6. St. Andrew, Crucified to Death

St. Andrew was among the first disciples of Christ. He is the older brother of St. Peter and he was born in the village of Bethsaida on the Sea of Galilee between 5 AD and 10 AD. He worked as a fisherman, along with his brother Simon Peter, before he became a disciple of Jesus.

Andrew traveled to the shores of the Black Sea to preach the gospel and throughout what is now known as Greece and Turkey. When he was in Greece, Governor Aegeas told him to renounce his faith and stop preaching. St. Andrew refused and he was sentenced to be crucified to death in the city of Patras. He was supposed to be crucified on a cross, but he requested an X-shaped one because he felt unworthy of dying on an upright one as Jesus did. He was bound, rather than nailed, on a cross form known as “crux decussata.”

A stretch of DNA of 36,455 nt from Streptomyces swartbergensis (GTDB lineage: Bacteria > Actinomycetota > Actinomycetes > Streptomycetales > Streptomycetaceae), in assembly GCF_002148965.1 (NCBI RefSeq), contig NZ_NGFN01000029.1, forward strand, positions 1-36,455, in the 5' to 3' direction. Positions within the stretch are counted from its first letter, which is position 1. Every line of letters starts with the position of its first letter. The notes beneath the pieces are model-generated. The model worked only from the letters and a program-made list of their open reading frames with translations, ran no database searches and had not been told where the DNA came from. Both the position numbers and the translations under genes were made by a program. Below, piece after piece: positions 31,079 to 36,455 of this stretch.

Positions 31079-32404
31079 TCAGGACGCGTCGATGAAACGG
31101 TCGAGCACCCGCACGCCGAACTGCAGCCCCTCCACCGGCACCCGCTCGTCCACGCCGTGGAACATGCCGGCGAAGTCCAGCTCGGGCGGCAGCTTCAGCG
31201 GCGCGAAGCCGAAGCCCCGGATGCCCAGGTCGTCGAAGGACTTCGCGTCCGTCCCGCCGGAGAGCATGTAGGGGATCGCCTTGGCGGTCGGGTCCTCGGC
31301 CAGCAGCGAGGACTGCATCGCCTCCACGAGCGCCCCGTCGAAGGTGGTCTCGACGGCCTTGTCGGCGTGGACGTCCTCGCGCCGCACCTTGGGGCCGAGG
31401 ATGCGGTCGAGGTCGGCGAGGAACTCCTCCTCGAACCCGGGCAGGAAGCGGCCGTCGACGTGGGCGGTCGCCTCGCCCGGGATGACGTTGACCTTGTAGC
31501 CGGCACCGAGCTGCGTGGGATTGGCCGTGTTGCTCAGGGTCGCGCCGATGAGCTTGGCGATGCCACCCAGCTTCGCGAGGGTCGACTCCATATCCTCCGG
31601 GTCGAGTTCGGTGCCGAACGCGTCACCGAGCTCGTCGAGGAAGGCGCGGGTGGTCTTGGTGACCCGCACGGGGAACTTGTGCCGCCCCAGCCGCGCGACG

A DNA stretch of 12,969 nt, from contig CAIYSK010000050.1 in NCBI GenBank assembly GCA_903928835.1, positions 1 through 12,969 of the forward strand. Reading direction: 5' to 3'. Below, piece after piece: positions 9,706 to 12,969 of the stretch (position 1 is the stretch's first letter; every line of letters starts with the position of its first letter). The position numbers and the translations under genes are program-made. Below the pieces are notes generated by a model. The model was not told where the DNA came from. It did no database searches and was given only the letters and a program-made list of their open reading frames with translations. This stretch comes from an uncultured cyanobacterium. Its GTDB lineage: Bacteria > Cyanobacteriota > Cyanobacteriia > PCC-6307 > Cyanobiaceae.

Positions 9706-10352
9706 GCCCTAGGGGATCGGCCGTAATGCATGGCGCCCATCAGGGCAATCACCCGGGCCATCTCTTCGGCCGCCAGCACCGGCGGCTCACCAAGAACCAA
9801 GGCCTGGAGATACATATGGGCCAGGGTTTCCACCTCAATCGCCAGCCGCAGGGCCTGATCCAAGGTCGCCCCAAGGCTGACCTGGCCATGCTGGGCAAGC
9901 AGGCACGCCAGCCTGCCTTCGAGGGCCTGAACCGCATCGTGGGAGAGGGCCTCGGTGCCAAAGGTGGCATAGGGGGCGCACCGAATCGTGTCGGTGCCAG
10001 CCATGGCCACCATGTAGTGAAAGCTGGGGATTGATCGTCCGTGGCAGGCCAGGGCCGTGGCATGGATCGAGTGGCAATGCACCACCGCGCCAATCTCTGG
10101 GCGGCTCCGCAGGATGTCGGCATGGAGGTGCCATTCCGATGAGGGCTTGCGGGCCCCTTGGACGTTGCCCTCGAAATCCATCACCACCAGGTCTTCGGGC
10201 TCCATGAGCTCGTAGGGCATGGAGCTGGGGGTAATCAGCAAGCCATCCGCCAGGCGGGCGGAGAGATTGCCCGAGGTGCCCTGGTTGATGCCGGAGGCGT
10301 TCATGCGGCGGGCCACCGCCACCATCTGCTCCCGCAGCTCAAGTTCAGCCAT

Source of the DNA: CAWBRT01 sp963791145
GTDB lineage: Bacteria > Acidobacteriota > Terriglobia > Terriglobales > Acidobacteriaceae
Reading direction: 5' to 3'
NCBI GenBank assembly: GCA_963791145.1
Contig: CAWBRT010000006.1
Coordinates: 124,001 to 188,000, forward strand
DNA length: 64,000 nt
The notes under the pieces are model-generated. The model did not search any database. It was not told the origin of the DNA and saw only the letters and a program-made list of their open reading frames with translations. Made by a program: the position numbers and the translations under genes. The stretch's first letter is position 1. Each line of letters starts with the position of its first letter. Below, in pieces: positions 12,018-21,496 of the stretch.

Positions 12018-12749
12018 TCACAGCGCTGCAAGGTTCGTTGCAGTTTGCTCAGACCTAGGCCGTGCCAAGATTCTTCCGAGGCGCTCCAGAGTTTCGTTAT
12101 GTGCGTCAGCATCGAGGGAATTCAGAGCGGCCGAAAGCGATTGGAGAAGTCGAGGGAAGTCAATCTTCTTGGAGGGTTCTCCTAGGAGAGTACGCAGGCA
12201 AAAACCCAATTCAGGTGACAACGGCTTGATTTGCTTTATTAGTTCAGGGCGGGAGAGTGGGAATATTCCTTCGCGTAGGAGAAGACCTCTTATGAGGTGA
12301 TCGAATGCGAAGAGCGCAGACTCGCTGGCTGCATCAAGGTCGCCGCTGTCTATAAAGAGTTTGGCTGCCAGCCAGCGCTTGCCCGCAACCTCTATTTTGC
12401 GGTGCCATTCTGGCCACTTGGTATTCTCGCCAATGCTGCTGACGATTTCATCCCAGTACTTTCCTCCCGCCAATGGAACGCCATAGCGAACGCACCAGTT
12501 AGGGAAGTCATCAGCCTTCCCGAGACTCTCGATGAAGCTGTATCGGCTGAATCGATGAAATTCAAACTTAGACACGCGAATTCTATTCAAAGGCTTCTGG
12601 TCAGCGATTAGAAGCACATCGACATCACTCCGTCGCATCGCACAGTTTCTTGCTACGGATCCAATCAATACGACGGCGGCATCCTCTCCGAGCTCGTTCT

St. Andrew’s remains, relics, and the cross on which he was martyred were originally preserved at Patras. According to St. Jerome records, many of his relics were taken to Constantinople by order of Emperor Constantius II in 357. But before that, some accounts believed that St. Regulus, a monk at Patras, received a vision which told him to hide some of Andrew’s bones. He then later on had a second dream telling him to take the bones “to the ends of the earth” wherein he shall build a shrine wherever he shipwrecked. In September 1964, Pope Paul IV ordered that all of St. Andrew’s relics that ended up in Vatican City to be sent back to Patras. Now, his relics and the cross on which he was martyred are kept in the Church of St. Andrew in Patras. 

He is venerated in Georgia for being the first preacher of Christianity in the country. St. Andrew’s saltire cross is also featured on the flag of Scotland. He is also hailed as the patron saint of fishermen as well as the patron saint of many countries including Romana, Russia, Scotland, and Ukraine. Many Catholics also participate in an Advent devotion known as the St. Andrew Christmas Novena wherein a specific prayer is repeated 15 times from November 30, his feast day, until Christmas.